From the DARPA website
Today’s web searches use a centralized, one-size-fits-all approach that searches the Internet with the same set of tools for all queries. While that model has been wildly successful commercially, it does not work well for many government use cases. For example, it still remains a largely manual process that does not save sessions, requires nearly exact input with one-at-a-time entry, and doesn’t organize or aggregate results beyond a list of links. Moreover, common search practices miss information in the deep web—the parts of the web not indexed by standard commercial search engines—and ignore shared content across pages.
To help overcome these challenges, DARPA has launched the Memex program. Memex seeks to develop the next generation of search technologies and revolutionize the discovery, organization and presentation of search results. The goal is for users to be able to extend the reach of current search capabilities and quickly and thoroughly organize subsets of information based on individual interests. Memex also aims to produce search results that are more immediately useful to specific domains and tasks, and to improve the ability of military, government and commercial enterprises to find and organize mission-critical publically available information on the Internet…
Initially, DARPA intends to develop Memex to address a key Defense Department mission: fighting human trafficking. Human trafficking is a factor in many types of military, law enforcement and intelligence investigations and has a significant web presence to attract customers. The use of forums, chats, advertisements, job postings, hidden services, etc., continues to enable a growing industry of modern slavery. An index curated for the counter-trafficking domain, along with configurable interfaces for search and analysis, would enable new opportunities to uncover and defeat trafficking enterprises.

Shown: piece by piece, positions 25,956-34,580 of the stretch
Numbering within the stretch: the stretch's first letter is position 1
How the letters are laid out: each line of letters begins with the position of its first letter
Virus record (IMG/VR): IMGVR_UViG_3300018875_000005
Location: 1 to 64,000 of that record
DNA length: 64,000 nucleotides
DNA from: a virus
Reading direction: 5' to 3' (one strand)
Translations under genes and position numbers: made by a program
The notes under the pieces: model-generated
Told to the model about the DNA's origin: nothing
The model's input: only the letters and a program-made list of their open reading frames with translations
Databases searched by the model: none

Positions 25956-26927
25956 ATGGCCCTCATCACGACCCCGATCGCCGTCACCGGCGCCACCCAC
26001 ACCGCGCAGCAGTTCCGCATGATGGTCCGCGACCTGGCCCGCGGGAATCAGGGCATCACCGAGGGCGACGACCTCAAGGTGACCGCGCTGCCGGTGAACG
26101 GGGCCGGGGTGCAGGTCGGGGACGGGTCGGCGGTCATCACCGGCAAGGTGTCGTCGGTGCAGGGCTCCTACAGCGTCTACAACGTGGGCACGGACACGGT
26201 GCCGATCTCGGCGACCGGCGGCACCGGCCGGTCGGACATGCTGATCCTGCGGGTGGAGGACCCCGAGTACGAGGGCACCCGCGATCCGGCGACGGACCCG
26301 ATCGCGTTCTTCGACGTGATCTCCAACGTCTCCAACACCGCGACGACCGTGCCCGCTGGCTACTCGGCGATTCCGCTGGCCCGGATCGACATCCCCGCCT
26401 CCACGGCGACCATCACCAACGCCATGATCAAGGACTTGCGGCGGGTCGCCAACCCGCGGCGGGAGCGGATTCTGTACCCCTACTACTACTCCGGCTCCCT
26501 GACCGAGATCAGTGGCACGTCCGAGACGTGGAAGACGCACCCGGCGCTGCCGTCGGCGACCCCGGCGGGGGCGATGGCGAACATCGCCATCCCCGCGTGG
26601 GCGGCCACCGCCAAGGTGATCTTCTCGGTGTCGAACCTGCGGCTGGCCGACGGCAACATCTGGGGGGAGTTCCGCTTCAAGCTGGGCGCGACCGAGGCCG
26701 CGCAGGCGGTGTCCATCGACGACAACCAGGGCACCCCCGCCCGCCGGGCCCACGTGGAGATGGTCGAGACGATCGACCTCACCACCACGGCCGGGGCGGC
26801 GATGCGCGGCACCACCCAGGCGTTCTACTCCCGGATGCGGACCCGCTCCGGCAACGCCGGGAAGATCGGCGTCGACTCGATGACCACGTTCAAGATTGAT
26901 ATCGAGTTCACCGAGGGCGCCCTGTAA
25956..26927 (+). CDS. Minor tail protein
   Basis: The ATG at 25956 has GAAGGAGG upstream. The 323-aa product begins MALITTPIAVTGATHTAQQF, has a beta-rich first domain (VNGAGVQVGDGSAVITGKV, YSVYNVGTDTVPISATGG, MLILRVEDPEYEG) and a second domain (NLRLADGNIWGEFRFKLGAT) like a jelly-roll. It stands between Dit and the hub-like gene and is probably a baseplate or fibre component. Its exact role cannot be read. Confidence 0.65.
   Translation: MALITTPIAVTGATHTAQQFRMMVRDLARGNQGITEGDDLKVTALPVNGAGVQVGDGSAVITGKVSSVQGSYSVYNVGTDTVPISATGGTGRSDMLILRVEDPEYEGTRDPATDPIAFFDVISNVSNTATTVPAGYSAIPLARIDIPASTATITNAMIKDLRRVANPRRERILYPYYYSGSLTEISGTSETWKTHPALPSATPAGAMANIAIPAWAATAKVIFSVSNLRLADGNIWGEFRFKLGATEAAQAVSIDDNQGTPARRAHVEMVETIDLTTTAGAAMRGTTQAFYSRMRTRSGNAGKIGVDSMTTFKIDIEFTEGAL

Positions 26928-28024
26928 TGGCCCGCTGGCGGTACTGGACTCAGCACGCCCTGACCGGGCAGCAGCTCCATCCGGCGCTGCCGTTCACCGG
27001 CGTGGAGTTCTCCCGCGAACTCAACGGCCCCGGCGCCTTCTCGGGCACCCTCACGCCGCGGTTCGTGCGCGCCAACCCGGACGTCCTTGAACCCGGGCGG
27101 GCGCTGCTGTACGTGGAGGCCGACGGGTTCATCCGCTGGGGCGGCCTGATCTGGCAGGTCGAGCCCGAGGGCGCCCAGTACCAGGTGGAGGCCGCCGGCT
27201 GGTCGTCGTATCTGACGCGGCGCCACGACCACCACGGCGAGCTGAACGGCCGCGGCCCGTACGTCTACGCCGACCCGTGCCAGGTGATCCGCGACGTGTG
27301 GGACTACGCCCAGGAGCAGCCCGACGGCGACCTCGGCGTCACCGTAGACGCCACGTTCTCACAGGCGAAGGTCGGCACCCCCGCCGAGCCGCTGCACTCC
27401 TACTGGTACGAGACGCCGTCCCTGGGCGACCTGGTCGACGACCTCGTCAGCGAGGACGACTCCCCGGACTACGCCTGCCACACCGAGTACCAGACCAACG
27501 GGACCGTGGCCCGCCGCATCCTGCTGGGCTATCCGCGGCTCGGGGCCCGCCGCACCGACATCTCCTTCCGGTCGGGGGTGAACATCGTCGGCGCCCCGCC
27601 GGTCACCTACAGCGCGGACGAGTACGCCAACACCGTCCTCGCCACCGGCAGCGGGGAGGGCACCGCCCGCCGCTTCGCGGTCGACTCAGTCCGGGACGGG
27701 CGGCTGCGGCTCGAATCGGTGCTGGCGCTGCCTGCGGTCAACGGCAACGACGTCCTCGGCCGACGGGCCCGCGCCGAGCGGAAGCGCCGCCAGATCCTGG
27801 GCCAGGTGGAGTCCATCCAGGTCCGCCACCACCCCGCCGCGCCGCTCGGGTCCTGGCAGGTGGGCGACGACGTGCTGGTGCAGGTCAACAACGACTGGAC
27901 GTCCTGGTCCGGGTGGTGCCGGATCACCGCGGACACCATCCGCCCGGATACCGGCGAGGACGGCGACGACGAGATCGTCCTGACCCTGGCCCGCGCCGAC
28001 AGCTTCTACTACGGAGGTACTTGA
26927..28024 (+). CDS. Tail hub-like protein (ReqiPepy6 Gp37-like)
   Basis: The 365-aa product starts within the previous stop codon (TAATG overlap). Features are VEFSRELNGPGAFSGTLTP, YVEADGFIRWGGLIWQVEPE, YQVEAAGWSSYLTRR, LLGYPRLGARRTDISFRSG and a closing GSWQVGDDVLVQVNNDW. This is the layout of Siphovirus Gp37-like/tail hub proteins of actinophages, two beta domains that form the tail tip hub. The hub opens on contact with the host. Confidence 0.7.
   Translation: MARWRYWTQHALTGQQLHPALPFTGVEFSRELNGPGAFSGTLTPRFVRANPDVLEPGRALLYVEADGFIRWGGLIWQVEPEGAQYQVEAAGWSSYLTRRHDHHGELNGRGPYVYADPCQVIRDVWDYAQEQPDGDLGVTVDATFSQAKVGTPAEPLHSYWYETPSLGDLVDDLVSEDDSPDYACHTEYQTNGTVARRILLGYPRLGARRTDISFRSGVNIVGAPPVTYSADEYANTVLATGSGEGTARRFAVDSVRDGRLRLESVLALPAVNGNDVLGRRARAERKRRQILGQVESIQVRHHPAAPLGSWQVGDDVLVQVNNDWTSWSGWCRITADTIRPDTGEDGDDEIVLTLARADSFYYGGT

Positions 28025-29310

The Memex program gets its name and inspiration from a hypothetical device described in “As We May Think,” a 1945 article for The Atlantic Monthly written by Vannevar Bush, director of the U.S. Office of Scientific Research and Development (OSRD) during World War II. Envisioned as an analog computer to supplement human memory, the memex (a combination of “memory” and “index”) would store and automatically cross-reference all of the user’s books, records and other information.
Excerpt, MEMEX AIMS TO CREATE A NEW PARADIGM FOR DOMAIN-SPECIFIC SEARCH, DARPA Website, February 9, 2014